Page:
At 3:10 p.m., Danihel walked up to the bomb carrying the shaped charge taped to a two-by-four. He had been awake for 30 hours. He was very tired and very scared.
Standing beside the bomb, he positioned the charge against a stack of Tahoe phone books and a Formica-topped table. He primed the charge and checked the detonators. He checked the continuity of the firing leads with a galvanometer. He had only one shot. He didn’t want to have to come back up on this thing. He made the connection to the firing leads. Then he checked everything again.
The sheriff’s office announced a 15-minute warning. Crowds of gawking tourists and reporters craned their necks from behind the barricades. Some of them were already wearing “I Was Bombed at Harvey’s” T-shirts. Word went around that gamblers were placing bets on what would happen next.
Danny Danihel walked down the frozen escalator, past the blinking slots, and out into the afternoon sun. The empty street rang with the sound of a deputy calling out a final warning over the PA of his patrol car. Then silence, save for the clicking of the stoplights on Stateline Avenue. Danihel’s radio crackled with the final OK. He touched one of the two strands of firing lead against a truck battery. “Fire in the hole,” he said. He touched the second strand to the battery. It was 3:46 p.m.
“Holy shit,” Danihel said. But nobody heard him over the roar of the explosion.
* * *
Fragments of concrete and pieces of plaster rained from the sky. On the roof of the Sahara Tahoe, Bill Jonkey sheltered behind a shallow parapet. Fragments of wood, metal, and glass sprayed out from both sides of Harvey’s as the bomb vaporized in a flash of superheated expanding gases. A pressure wave radiating outward at more than 14,000 feet per second tore through the second floor, bursting through doorways, flattening walls, and shattering windows. A curtain of brown smoke fell across the facade. A cloud of white dust blossomed from the second floor, enveloping the building and rolling across the parking lot. Behind the barricades, a ragged whoop went up from the crowd.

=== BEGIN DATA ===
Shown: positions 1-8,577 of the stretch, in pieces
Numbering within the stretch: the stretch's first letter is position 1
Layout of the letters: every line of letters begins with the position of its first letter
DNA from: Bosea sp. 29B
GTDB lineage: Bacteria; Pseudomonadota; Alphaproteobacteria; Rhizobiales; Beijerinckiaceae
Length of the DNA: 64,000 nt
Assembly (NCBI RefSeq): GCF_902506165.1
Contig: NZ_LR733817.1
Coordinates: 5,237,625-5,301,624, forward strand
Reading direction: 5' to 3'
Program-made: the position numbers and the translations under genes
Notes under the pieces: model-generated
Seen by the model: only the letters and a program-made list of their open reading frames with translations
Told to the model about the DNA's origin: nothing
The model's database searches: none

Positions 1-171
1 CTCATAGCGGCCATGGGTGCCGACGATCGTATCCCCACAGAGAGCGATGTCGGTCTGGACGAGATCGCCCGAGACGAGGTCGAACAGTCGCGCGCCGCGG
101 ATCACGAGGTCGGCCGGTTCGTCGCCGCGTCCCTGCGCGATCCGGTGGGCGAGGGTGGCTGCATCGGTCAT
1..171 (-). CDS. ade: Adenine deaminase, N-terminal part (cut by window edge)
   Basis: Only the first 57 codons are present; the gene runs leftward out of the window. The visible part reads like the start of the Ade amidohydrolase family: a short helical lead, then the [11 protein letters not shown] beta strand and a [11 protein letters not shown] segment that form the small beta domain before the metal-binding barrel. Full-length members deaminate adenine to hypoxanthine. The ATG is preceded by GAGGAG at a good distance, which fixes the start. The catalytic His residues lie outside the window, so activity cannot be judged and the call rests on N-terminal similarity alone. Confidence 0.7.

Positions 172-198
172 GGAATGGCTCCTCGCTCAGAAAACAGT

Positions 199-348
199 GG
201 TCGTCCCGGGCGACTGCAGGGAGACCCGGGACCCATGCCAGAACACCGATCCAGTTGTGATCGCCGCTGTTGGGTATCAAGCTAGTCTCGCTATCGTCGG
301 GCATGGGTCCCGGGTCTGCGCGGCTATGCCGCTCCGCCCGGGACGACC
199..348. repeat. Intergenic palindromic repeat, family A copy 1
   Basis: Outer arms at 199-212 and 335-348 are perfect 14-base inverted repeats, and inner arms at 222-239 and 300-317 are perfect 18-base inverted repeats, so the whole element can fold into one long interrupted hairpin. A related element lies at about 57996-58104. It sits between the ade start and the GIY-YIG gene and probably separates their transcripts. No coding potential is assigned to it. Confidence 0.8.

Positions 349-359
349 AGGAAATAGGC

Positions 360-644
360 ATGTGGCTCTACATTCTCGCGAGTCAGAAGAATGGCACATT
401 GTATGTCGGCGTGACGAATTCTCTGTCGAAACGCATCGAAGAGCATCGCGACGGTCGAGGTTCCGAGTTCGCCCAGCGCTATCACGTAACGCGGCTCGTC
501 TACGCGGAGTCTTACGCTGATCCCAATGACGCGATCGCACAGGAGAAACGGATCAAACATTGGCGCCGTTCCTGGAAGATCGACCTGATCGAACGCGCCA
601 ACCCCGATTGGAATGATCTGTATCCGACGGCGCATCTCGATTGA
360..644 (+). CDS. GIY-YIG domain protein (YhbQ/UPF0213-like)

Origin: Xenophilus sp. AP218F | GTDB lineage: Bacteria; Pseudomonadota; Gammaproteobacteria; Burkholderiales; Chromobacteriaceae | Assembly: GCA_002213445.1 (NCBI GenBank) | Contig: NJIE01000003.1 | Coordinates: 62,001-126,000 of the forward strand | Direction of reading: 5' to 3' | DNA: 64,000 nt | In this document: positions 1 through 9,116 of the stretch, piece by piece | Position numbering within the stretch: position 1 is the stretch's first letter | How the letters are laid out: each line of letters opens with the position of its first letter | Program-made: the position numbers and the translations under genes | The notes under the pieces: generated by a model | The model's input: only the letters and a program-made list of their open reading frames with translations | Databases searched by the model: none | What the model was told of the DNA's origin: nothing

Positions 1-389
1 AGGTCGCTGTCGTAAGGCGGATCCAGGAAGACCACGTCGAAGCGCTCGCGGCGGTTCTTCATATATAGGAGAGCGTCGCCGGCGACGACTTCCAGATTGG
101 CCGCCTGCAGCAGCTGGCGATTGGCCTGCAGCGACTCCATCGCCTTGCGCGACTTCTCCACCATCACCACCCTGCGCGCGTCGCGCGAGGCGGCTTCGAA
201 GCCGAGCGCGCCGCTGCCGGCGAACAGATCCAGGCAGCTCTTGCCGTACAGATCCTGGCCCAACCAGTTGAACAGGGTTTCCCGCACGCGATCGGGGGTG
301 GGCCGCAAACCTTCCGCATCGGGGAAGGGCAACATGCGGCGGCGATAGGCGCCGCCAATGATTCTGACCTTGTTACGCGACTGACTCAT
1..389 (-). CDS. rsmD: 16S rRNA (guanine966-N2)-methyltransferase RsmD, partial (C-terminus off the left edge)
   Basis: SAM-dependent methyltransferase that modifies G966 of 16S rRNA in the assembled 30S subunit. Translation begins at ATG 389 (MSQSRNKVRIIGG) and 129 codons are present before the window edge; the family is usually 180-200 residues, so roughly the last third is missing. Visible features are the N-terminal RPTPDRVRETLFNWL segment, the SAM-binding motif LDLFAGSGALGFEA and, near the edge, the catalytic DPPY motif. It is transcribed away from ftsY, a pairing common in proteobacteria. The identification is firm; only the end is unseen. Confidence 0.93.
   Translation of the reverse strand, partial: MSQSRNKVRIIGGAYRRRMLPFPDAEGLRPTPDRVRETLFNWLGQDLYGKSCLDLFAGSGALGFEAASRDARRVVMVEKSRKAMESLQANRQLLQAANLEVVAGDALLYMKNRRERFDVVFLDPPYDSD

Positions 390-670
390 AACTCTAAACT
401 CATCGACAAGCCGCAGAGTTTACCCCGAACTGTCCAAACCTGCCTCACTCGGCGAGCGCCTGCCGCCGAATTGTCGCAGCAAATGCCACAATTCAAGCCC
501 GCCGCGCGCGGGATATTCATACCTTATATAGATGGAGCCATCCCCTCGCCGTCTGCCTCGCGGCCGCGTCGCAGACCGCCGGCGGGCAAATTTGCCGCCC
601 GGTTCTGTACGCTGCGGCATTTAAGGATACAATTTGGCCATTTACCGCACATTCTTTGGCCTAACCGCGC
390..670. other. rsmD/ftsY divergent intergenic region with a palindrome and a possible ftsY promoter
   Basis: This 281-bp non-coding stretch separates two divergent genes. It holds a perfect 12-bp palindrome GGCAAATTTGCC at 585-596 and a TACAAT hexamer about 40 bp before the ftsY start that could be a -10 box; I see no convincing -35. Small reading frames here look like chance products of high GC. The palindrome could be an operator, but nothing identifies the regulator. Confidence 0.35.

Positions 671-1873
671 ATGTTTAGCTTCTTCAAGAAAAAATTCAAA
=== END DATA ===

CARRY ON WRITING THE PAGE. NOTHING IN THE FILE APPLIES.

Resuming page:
Danihel lay on the warm asphalt, waiting for the patter of debris falling on the roof of the truck to subside. From within the building came sounds of rending and crashing as floors and ceilings collapsed. When he finally stood, the damage wrought by nearly 1,000 pounds of dynamite was clear. A jagged five-story hole yawned in the middle of the casino. “We lost it,” Danihel said. “The whole thing went up.”
* * *
When the charge went off, Chris Ronay was standing on Stateline Avenue, still in his suit and tie. He had come straight from the FBI Explosives Operations Center in Washington, where he worked as a bomb analyst.
The concussion of the explosion knocked Ronay to the ground. Beside him the state fire marshal shouted “C’mon!” and took off running toward the hotel lobby entrance. Ronay followed. Plaster dust was still drifting in the air.
The explosion had torn a giant spherical hole through the middle of the hotel. The void reached up to the fifth floor and all the way down into the basement. Around it, webs of twisted rebar were tangled with broken drywall, bedclothes, and pieces of metal window frame. Toilets teetered on the edges of newly calved precipices. TV sets dangled by their cables over the abyss. Water poured from broken pipes, soaking everything. From somewhere deep inside the darkened carcass of the building came the distant sound of whirring machinery, still drawing power from an auxiliary generator no one had thought to shut off.
Ronay looked down at the dust carpeting the parking lot. His job was just beginning.